• It’s harder to market to everyone (the same messaging, positioning, and medium will not resonate with or reach everyone), and
  • It’s harder to know what adjacent customer segments to grow into (if your customers aren’t segmented you don’t know what characteristics they share with other, untapped customer segments). 

The gist of how to work through this component is: go as narrow as possible. Or, as this article puts it: “you want to keep going until there is no meaningful distinction to be made.” Attributes to segment a market by can be geographical, behavioral, demographic, socioeconomic, etc. 

As you segment, it’s important to keep track of each slice’s market size so you can keep in mind the magnitude of desirability, which can act as an input to the “can it make money” question.

Let’s work through this for the podcast app. We know we want to target power podcast listeners, so let’s get a better idea of what that really means.

First, since this is a mobile app we’re focused on, let’s be ridiculous and start with all US-based smartphone owners. That comes out to about 204,370,410 people. 1 

Second, we want to focus only on people who listen to podcasts on a regular, say monthly, basis. One source says this is 26% of the total US population as of 2018 (but let’s discount to the US smartphone-owning population, so 53,136,306 people). That’s pretty close to another source of 57,000,000 people, so let’s roll with it.

Third, based on the “it” we’ve whittled down to, we want to get a little more aggressive and focus on people who will really use our product, put it through the wringer, and who we want to build for. They’re the power users -- the daily podcast listeners subscribing to many podcasts. The same source says it’s 17% of the US population, but we’re going to use the same smartphone discount as above, so it comes out to 34,742,969 people.

Fourth, maybe because we want to gain traction as quickly as possible and we may want to launch iOS-first, we want to target customers who are using the default Apple Podcast app. Data from 2017 shows the iOS Podcast app had a 51.1% market share, but we find out Apple released an inferior app update that is seemingly universally despised. Let’s discount that market share by a third, conservatively, to 34%. That comes out to 11,812,609 people. 2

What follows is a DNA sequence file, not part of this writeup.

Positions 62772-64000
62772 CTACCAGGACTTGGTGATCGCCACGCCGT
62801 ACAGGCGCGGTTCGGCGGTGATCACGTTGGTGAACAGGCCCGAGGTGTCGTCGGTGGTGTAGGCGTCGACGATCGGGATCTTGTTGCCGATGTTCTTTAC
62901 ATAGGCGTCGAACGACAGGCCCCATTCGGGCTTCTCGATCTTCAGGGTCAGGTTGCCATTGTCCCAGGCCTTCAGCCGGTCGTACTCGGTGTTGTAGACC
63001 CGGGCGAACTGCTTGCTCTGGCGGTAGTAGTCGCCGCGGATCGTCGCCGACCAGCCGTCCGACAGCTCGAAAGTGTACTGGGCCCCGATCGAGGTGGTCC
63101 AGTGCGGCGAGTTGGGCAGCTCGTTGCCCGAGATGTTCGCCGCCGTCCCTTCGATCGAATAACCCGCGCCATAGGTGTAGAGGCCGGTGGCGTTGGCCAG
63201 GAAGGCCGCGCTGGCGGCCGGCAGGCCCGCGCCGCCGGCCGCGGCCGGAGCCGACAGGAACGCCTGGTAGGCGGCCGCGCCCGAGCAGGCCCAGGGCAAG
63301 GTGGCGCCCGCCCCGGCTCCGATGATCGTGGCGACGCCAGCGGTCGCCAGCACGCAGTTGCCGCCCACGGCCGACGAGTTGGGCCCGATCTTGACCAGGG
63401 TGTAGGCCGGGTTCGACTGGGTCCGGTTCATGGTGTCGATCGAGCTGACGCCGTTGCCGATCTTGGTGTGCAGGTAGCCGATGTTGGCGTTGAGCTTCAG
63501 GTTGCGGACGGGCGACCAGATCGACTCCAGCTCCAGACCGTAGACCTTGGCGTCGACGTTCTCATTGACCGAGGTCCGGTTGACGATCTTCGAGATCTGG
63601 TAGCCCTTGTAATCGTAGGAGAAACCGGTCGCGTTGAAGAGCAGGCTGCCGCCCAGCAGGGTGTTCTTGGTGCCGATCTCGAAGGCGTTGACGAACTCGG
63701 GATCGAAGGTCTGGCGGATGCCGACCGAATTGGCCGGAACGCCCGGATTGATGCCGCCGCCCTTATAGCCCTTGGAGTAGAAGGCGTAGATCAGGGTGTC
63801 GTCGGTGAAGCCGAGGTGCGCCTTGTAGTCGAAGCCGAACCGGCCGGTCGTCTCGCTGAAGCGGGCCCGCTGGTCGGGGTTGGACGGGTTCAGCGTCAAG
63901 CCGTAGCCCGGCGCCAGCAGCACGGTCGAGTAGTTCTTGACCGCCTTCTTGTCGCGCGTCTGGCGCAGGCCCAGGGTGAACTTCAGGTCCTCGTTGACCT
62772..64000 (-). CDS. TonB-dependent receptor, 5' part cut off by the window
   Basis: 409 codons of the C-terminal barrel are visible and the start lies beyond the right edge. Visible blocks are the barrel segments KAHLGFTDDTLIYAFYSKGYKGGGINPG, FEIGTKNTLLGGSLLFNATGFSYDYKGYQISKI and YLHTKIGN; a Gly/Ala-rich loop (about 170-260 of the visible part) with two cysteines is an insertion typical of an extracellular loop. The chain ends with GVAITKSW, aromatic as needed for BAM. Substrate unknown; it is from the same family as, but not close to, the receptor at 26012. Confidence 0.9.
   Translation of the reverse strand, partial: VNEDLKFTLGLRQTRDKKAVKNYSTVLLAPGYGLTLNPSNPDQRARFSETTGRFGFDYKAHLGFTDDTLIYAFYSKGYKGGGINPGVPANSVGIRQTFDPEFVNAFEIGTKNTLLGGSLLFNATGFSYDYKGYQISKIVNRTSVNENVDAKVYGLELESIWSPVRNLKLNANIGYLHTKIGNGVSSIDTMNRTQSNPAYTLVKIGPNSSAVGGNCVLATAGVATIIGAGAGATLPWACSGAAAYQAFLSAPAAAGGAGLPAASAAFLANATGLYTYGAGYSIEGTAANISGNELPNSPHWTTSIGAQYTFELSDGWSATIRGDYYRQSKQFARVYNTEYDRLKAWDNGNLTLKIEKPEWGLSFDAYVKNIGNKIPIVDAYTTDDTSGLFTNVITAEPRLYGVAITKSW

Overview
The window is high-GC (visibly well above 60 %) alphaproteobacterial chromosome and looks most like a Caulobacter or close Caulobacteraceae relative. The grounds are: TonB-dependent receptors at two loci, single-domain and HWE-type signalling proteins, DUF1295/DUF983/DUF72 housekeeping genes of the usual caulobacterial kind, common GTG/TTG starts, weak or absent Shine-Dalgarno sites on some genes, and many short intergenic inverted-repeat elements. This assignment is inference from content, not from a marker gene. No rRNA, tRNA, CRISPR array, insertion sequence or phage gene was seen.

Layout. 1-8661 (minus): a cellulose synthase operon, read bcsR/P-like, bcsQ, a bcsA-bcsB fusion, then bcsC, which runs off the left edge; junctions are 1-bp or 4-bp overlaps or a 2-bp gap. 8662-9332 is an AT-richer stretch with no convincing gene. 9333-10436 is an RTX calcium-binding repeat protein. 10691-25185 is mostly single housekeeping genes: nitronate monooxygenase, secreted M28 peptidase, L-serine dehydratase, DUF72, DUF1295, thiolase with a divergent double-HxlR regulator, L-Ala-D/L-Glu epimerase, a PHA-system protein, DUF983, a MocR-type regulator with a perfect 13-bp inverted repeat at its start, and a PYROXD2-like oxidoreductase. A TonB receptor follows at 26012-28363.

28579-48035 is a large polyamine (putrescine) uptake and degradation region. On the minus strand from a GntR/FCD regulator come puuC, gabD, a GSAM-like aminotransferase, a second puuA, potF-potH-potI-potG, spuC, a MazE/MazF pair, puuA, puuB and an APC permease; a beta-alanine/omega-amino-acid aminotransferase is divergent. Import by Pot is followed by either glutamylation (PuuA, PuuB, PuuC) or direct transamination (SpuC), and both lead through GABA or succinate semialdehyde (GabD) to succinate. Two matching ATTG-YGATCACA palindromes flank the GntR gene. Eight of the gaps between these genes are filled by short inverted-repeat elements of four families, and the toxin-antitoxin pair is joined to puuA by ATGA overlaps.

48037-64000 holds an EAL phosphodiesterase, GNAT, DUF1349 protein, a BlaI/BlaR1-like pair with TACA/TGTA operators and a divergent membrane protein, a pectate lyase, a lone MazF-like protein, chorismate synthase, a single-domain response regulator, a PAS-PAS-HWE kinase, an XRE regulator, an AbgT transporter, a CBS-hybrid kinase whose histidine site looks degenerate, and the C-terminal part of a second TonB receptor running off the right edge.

What do we end up with? A target customer segment made up of 11,812,609 people who:

  • Live in the US
  • Own a smartphone
  • Are older than 15 years old
  • Listen to podcasts at least weekly, if not daily
  • Use the iOS Podcast app
  • Don’t use a third-party podcast app (yet :))

We could continue segmenting further by refining demographics like age or ethnicity, or segmenting on other attributes like what other services or podcasts they subscribe to. However, for the purpose of an app for a power podcast listener, the main behavioral trait we’re looking for is the power user attribute. Thus, there are no more meaningful distinctions to be made.

So, does anyone want it?

Once you’ve tailored the question, you’re ready to pose it. For us and our podcast app example, our question is:

Do US-based, iPhone-owning, iOS-Podcast-app-using, daily podcast listeners over 15 years old want a podcast app that prioritizes helping them listen to -- and discuss -- the content they’re already subscribed to, as quickly as possible, with highly relevant ads?

I’ll add yet another topic to the “let’s cover this another day” list, but there are various ways of getting to an answer to this question. 

At this point, though, you’re in a spot where you can ask a concrete question to the right people and begin really assessing -- and measuring -- whether what you’re cooking up is worth serving. 

1. According to this, there are 326,625,791 Americans, of which 81.26% are older than 15 years old (to be conservative and not count kids). Then, using this data, 77% of Americans own a smartphone.

2. Note the implicit assumption here that users who remain with the despised iOS Podcast app are at least weekly podcast listeners. We can test this later.